Wednesday, November 17, 2010

The Lumber River at Fair Bluff

After dozens of trips through this town and many years of promising myself, "Next time I'll stop," I finally did.

Fair Bluff is a small farming town along Highway 904 in Columbus County.  The population is 1181 (2000 census) and the size is 2.2 square miles.  It is approximately 40 miles from the coast of southeastern North Carolina.

Lower Your Blood Pressure on 904
By the time you reach Fair Bluff from Charlotte,  you will have passed countless fields of corn, soybeans, tobacco and cotton, produce stands with handpainted signs for SWEET POTATOES or CORN, expanses of loblolly pine, Marietta Gardens, and more than a few tiny churches with tiny graveyards. You will have been behind a tractor at least once.  You won't mind because it is so incredibly peaceful out there.

Black Water
You start to notice Spanish moss in the trees and cypress knees in the water along the sides of the road.  As you cross the bridge at Fair Bluff, the view at the top of this post is what you will see to your left.   Main Street is two seconds ahead.

Riverside Boardwalk
Parallel to Main Street behind the row of shops is an elevated walkway -- free to the public -- which accesses one of North Carolina's 10 Natural Wonders, the Lumber River.  For the nature lover, this is the number one reason to stop the car and get out.

Go in November
November is a perfect time to do just that.  Fifty-seven degrees means few insects and low humidity.  It is also the month of least rainfall for this area, so you can be fairly certain of sun.

What you will see... 
The Lumber River floodplain is largely a second-growth oak-cypress-gum swamp forest of the blackwater subtype. Most of the species present are indicators of the perennially wet nature of the river floodplain. The major canopy species are cypress, tupelo, red gum, black gum, and water oak; the understory is dominated by river birch, water elm, red maple and hackberry. Along the river banks are abundant pines, cypress, poplar, bays, juniper, gums and wisteria. Equally abundant are poison ivy, poison oak, and poison sumac. Virginia creeper and Spanish moss are common on trees bordering the river. Fern species and the insectivorous Venus flytrap grow along the stream banks.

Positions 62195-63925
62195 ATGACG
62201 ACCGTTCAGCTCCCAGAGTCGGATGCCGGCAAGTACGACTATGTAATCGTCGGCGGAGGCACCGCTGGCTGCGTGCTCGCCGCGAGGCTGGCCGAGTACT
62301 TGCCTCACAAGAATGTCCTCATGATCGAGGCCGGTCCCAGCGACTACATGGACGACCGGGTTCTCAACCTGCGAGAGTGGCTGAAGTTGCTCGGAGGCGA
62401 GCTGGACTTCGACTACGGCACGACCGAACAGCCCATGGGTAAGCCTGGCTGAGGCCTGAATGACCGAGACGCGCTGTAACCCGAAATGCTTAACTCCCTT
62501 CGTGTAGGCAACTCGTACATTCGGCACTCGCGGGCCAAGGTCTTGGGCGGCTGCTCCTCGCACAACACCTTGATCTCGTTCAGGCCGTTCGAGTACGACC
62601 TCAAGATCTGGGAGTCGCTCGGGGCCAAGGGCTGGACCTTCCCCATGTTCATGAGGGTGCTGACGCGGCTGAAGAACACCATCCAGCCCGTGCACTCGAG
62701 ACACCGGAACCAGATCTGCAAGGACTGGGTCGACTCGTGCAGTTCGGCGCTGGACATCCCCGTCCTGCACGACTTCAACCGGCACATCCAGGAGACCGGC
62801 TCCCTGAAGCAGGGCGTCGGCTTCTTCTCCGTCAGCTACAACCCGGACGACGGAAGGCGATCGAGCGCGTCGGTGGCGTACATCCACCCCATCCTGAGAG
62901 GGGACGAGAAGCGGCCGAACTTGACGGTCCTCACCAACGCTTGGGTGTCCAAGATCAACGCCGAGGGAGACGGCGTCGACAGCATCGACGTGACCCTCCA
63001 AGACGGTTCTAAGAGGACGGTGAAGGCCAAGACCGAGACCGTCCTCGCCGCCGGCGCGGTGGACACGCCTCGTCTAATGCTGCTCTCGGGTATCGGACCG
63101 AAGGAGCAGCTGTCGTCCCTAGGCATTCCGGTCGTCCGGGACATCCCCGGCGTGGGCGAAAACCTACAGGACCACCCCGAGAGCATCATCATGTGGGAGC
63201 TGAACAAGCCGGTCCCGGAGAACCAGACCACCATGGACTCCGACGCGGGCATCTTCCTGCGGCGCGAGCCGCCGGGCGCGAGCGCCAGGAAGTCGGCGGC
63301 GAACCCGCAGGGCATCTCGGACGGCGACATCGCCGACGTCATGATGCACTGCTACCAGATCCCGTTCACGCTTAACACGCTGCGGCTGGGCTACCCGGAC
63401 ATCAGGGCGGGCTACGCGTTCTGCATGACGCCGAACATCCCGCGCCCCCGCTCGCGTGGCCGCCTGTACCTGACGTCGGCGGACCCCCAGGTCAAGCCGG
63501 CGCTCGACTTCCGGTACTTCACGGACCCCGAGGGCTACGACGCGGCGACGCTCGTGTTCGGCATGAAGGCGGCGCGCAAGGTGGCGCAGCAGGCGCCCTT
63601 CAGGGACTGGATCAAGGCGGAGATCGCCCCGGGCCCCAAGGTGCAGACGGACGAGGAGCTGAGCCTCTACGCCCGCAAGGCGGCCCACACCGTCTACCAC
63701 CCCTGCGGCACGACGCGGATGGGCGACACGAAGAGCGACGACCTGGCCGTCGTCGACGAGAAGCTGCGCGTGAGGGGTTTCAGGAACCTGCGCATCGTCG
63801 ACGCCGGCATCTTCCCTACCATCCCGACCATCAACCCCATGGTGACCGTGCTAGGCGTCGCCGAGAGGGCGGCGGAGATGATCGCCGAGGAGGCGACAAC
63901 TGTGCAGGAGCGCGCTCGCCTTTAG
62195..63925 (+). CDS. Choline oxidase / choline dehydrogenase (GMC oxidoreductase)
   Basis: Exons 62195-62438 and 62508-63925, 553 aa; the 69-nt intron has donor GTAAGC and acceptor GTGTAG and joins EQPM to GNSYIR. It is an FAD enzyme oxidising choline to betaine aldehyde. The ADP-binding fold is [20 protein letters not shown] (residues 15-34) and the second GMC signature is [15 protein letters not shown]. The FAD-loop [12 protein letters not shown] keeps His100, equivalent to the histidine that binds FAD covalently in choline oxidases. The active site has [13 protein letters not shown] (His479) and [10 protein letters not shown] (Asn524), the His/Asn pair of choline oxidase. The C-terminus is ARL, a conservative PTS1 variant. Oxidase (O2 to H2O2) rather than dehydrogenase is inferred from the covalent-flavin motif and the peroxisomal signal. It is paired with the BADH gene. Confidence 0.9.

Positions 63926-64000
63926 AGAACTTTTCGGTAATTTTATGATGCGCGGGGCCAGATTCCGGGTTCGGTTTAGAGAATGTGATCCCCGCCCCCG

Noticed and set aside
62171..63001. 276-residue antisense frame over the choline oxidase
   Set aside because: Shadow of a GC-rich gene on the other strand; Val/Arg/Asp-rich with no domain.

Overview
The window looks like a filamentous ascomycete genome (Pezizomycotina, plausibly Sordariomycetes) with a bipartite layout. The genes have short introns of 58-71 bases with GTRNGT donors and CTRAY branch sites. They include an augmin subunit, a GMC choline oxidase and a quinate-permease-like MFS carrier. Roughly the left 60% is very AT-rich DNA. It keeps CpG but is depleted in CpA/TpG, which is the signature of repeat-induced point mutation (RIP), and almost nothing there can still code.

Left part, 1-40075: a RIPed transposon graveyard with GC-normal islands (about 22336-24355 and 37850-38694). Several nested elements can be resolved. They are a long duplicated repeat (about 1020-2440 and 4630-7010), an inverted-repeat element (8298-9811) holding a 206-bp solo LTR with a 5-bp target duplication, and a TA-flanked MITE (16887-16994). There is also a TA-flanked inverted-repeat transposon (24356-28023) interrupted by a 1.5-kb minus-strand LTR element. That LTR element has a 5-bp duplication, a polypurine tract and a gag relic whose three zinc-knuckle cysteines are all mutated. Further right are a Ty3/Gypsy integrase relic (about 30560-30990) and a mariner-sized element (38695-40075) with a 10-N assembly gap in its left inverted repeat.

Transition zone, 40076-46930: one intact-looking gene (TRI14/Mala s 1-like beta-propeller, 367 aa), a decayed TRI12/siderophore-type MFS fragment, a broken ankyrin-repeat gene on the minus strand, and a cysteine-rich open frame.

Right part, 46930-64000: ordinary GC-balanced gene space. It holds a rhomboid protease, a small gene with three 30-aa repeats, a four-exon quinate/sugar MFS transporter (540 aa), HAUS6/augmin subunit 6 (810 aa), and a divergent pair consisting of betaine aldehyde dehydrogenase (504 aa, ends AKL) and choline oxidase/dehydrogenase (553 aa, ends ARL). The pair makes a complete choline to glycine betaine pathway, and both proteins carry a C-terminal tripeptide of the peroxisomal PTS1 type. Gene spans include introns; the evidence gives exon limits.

Threadleaf sundew, woody goldenrod, Carolina bogmint, savannah yellow-eye grass and savannah bog button are rare species you might see around the river.  There are several rare and/or endangered species of animals as well, including the American alligator, river frogs, star-nosed moles and yucca skippers.

There are a few more pictures of my visit here, but if you get the chance, visit the Lumber River in Fair Bluff for yourself -- go on a day the Methodist church has a fish fry and music on the breeze will underscore that  "the Earth is filled with His glory."

But, you won't need to be reminded.

Welcome to Fair Bluff, North Carolina
Discover Columbus County
Wild and Scenic Lumber River
Lumber River State Park
Fair Bluff Watermelon Festival


  1. Looks like a trip well worth taking. Glad you brought your camera this time. Really great shots.

  2. Thank you for the reccomendation, I love places like this. I think I must have crossed this river hundreds of time travelling between Charleston and Virginia, but was too road focused to stop.

  3. Isn't there a big Yam sign too? A talking yam, nonetheless.

  4. The river is just beautiful. Sounds like a trip I would love to take. My husband and I look for places like this. Thanks for sharing such beautiful pictures. Just breath taking.

  5. Thanks for sharing a lovely part of your world, Daricia! Wonderful shots.
    Appreciate your recent visit to our garden site and kind comments...thanks!

  6. Beautiful pictures. And beautifully written. Makes me want to go there.

  7. Nice shots, looks like a great place to visit.

  8. I will have to make that trip sometime. It looks like a great outing.